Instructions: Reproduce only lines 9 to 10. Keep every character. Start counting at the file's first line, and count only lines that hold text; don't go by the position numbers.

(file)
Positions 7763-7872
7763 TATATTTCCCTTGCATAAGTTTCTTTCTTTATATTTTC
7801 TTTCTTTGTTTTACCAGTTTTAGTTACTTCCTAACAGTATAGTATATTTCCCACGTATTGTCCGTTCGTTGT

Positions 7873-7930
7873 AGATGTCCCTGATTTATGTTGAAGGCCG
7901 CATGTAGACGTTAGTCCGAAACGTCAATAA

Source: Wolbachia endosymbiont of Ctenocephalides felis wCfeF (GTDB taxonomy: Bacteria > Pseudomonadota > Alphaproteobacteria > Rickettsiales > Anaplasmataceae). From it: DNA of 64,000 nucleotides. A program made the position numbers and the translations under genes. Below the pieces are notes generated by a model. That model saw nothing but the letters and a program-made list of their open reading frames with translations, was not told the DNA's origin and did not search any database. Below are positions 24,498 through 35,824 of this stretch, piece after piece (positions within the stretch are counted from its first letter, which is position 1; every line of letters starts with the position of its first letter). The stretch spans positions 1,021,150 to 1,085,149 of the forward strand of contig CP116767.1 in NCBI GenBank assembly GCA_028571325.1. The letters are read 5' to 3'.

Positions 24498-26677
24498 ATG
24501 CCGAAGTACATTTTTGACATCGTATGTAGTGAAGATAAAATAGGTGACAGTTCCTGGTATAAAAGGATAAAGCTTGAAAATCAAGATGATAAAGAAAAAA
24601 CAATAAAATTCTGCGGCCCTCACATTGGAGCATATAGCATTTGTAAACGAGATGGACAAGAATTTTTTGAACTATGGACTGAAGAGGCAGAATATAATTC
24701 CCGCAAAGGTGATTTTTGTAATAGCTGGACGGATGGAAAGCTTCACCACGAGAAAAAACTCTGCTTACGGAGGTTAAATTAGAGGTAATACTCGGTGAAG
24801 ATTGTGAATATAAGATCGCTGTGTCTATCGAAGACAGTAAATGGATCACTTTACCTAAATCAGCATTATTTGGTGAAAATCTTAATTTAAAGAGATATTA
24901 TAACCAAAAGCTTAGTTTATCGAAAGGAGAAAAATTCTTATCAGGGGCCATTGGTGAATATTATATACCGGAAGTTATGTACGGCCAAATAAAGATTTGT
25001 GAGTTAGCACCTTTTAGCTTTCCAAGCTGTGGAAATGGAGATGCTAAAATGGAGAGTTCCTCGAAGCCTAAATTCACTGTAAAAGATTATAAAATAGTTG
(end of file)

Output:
24498 ATG
24501 CCGAAGTACATTTTTGACATCGTATGTAGTGAAGATAAAATAGGTGACAGTTCCTGGTATAAAAGGATAAAGCTTGAAAATCAAGATGATAAAGAAAAAA